I finally decided I was going to have to try my luck at the Cleveland Clinic in Cleveland Ohio. In preparing for the appointment with obtaining copies of my medical records I have found several mistakes in my medical records. Things that they have asked and I have said are going on they have stated that I told them they weren’t. I found more than one doctor’s report that they send to a doctor they are refering you to where they describe me as an “over dramatic” and that I “over exagerate symptoms”. So this is what the gastro doc at Cleveland seen before our appointment. She came into the room and we spoke for a while then she tell me, that she had a preconceived notion of me before coming into the exam room as the same as described in the reports, but after speeking to me she didn’t get that impression at all but felt more like I was an informed patient who just wants to feel better..Thank GOD.

    This flare has been a really severe one, I haven’t been able to sleep more than a couple hours in the last 4 nights, every time I try to eat with in 10-15 min after eating I am in the bathroom. I have tried all the things I have usally tried with absolutly no relief, it had got to the point my husband made me go in to the ER last night at around 9 pm when the cramping was so bad it was feeling like my intesense were being twisted. Boy was that a nightmare. The nurses were very compasionate and helpful but the Dr. on duty was a nightmare. First she comes in and wants to know whats going on, so I tell her, she states then “Well here’s the problem, your issue is a chronic one and here we treat life threatening illness, so what do you want me to do for you?” I thought I felt my jaw hit the floor. I have dealt with Dr’s like her before. I don’t know if it was the hormones, or lack of sleep or a combination but I lost it. I told her you know what just don’t do anything, write my discharge and I will just go home and suffer some more. I was then told “So what your just gonna leave because I wont give you a narcotic?” Ok first I didn’t ask for one, and second if you read my chart you would see I have ulcers and told the nurse that most of the pain meds they presctibe I can’t take as they send my esophogus into a spasam that makes me feel like I am having a heart attack. So I was being treated as “drug seeker” now. I left the ER came home and wrote a complaint email to the hospital. I didn’t even want to go in the first place and wouldn’t have if my husband had not convienced me we needed to go and make sure it wasn’t something that needed to be addressed like infection or maybe inflammation that needed to be addressed.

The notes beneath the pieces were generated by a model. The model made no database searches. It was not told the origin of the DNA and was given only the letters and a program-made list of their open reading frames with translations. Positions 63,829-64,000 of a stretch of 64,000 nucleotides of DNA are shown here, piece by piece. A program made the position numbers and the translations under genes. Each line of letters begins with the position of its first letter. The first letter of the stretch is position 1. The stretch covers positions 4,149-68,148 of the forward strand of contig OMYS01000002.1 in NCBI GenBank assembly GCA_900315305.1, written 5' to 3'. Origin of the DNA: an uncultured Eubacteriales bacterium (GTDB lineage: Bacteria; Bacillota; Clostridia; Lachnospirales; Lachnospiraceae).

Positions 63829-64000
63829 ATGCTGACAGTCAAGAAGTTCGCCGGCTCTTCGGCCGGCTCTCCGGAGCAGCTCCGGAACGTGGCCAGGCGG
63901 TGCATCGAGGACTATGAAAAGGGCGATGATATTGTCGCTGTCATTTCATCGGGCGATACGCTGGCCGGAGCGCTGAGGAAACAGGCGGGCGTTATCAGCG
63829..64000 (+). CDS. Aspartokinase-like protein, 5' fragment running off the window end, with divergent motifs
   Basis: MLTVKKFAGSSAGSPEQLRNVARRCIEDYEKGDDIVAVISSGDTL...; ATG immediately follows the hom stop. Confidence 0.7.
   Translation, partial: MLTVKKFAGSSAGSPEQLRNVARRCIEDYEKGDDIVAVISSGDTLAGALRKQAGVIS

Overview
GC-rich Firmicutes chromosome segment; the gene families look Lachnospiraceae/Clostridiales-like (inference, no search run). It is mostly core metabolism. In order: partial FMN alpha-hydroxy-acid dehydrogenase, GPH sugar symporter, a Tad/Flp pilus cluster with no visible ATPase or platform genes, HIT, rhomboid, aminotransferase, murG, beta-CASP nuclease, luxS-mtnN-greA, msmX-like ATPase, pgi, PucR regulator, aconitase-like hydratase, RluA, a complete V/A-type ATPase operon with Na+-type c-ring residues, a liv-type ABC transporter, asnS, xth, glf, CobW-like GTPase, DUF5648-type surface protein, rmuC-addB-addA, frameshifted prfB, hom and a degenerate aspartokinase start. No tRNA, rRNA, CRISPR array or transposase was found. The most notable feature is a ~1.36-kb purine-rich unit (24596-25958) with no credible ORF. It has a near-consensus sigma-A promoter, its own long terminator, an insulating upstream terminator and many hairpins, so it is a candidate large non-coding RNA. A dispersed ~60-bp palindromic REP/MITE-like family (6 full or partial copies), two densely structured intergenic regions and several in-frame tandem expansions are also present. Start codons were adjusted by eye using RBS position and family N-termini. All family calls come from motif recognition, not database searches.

I don’t know how but I do know something needs to be done to better educate the medical community about these issues. There should and needs to be some kind of compassion for these issues. I know people don’t want to talk about them, they are unpleasant to talk about but that is not helping the large population that suffer from these conditions. Not everyone can make trips to out of their areas to find the right doctors to help them, I had to quit working in 2006 from this, I have fought and won my disablitly case for my condition but I know others have not been as lucky. I have good insurance but not everyone does. It should not matter how much money you have everyone should be able to get quality, compassionate care for these issues. When this struck me in 2004 it hit at a time in my life when I was finally finding true happiness with in my life, not a stressful unhappy depressed or anything like this. I was told at first it was my gallbladder so they removed it to only have it start all over again with in 3 weeks of the surgery and has been destroying my quality of life ever since. It may not be life threatening meaning you can’t die from it but it definelty robs you of your life.

    • Reply

      Kim, I don’t know what to say. You’ve said it all so well. So many people have had to deal with the kinds of things you describe, and it makes me VERY ANGRY.

      Now, I don’t know anything about the hormones you’re taking. I don’t know a lot of things. BUT I DO KNOW or at least believe, that it’s not typical for a person’s hair to fall out, have a sudden change in menstruation, and all the other difficult things you describe. Not all at once anyway.

      Meanwhile, I have a friend who has had to fight with many of the symptoms you describe. It turned out to be a thyroid problem. She ended up needing T3 and T4, and not just the usual synthroid (T4). Again. I’m no doctor, but the folks at the links seem to be doctors or experts. Maybe it will help you find clues to what might be causing you all this agony:

      http://www.netplaces.com/thyroid-disease/thyroid-disease-and-the-endocrine-system/thyroid-and-menstruation.htm
      http://www.drkaslow.com/html/thyroid.html
      http://thyroid.about.com/cs/basics_starthere/a/10signs.htm

      Good luck Kim. Let us know how you make out! – Shawn

    • Reply

      Did you ever find someone to help you or get any relief? I’m in the same boat. Been treated the same and have no hope in finding help.